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Program note: FICTA

  • Elliott Gyger
  • Source: The Song Company Ten Years 1984 - 1994 21 August 1984

FICTA (1994) (world premiere)  Elliott GYGER (b.1968)
This work was conceived and planned in the course of my residency with The Song Company in the
second half of last year, and written especially for this 10th anniversary concert. Ficta
is a Latin word meaning "false" or "feigned", as in the medieval music theory term musica ficta,
which refers to the sharpening or flattening in performance of the written notes in a piece,
according to various rules (and the dictates of individual taste). In the context of this work the
"falseness" referred to encompasses considerations of musical style and technique, as well as,
appropriately, the art (or artifice) of singing itself.

One unusual feature oÍ Ficta is that it brings out the potential for each member of the The
Song Company to act as a soloist, as well as functioning as part of an ensemble. Moreover, from
time to time each singer assumes his or her own "solo style" or 'personality", refracting the
musical material through the clichés and mannerisms of a different period: thus, the first soprano
becomes an operatic coloratura, the second soprano recalls an exotic folk singer, the alto wanders
off on jazzy lines of "scat" singing the tenor sounds like a refugee from a Monteverdi
madrigal, the baritone acquires a stilted French baroque elegance, and the bass croons in a manner
worthy of Frank Sinatra or Bing Crosby.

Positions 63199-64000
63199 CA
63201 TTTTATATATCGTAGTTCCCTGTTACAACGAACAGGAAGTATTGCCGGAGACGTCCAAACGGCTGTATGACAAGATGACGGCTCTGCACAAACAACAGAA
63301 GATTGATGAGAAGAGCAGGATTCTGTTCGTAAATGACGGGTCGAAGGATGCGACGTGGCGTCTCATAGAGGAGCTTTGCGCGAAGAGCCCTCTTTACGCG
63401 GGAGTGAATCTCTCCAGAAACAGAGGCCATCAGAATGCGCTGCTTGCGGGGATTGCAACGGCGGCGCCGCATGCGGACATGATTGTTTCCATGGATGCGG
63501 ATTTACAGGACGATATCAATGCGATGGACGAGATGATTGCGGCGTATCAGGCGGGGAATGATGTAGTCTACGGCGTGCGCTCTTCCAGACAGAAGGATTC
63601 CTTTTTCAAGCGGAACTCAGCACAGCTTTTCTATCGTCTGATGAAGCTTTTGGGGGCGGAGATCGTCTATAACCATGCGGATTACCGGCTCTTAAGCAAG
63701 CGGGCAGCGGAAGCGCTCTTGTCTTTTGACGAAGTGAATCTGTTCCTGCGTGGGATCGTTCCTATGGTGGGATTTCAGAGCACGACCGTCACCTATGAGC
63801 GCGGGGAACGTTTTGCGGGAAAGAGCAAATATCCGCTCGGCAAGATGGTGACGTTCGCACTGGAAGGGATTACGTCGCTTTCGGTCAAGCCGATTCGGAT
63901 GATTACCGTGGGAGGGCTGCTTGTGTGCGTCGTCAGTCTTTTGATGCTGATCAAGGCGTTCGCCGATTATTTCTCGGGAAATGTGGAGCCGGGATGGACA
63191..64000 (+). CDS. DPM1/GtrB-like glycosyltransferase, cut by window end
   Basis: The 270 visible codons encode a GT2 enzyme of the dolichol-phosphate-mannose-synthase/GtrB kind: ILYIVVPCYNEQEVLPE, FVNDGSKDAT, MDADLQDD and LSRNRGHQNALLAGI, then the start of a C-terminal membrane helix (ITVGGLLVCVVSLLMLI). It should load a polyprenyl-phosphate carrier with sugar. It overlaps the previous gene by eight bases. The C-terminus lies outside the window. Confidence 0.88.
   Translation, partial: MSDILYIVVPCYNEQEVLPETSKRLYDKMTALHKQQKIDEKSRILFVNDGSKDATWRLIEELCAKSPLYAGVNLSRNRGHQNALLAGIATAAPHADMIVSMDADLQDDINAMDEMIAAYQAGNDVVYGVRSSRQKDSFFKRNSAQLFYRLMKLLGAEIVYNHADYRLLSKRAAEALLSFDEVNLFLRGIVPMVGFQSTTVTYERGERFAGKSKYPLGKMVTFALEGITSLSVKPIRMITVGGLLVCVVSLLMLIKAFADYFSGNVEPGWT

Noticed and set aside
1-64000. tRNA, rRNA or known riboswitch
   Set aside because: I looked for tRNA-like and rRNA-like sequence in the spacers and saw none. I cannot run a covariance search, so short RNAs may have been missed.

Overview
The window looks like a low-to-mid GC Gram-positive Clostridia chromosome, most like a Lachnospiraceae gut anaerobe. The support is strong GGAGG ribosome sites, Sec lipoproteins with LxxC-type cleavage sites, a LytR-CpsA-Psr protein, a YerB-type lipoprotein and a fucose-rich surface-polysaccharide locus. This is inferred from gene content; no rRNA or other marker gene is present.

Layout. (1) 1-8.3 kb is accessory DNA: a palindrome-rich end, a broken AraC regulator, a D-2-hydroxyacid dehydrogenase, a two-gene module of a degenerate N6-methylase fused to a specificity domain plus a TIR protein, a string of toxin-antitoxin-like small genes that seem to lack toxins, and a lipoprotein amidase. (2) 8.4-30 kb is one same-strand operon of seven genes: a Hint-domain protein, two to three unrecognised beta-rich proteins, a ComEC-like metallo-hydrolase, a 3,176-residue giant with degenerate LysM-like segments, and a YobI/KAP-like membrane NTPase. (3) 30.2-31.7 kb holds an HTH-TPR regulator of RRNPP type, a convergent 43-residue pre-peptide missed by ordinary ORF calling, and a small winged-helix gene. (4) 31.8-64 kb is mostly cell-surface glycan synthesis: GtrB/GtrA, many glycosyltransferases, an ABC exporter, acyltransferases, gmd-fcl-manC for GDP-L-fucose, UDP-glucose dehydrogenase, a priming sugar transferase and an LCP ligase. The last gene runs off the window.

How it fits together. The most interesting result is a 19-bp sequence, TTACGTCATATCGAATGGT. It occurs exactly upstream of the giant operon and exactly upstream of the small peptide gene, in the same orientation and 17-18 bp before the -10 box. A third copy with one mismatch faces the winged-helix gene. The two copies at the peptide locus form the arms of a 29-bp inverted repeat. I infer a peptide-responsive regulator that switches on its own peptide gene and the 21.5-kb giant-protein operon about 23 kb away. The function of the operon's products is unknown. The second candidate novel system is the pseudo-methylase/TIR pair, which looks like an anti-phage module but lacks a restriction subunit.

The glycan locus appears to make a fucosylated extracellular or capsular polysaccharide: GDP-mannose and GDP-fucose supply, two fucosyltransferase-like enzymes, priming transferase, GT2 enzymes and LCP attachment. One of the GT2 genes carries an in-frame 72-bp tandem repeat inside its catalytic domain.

This bewildering diversity of styles is in part a conscious homage to the versatility of a
group whose repertoire ranges from Cole Porter to Josquin des Prés, from J.S.Bach to Elliott
Gyger, often within a single concert! On a deeper level, the piece also reflects a particular admiration
for the music of the Medieval and Renaissance periods, through its use of compositional
techniques like canon, cantus fírmus, hocketing and so on. Ficta derives all its musical material
from two pre-existing scraps of melody, rather in the manner of the many Medieval works based
on a plainchant or a popular song: the Paul McCartney classic Yesterday, and the Prize Song
from Wagner's opera Die Meistersinger von Nürnberg (Wagner's own rather fanciful idea of what
16th-century German music might have been like). For the most part, however, these sources
are not clearly discernible, except in the final section when the Prize Song appears (albeit
temporarily) in pristine condition.

The words I have chosen for the piece act more as a frame for the various musical ideas, than
as the centre of attention. The bulk of the text is provided by extracts from a 15th-century treatise
on musica fícta, incorporating some lovely disparaging comments about rival theorists and com-
posers (nothing beats a good, bitchy, esoteric argument between musicologists!). Interleaved
with this is the text of Wagner's Prize Song, as misread and distorted by the hapless Beckmesser
in the final scene of the opera. The closing part of the work sets the first of the 'Ern Malley"
Poems, Dürer: Innsbruck,'1495, adding yet another twist to the central idea of "falseness". The
score is headed by a quotation from New Zealand writer Anne Kennedy's fascinating novel
Musíca Ficta (1993), which I did not encounter until the plans for the piece were almost complete,
but which happens to express in a nutshell the work's raison d'être.


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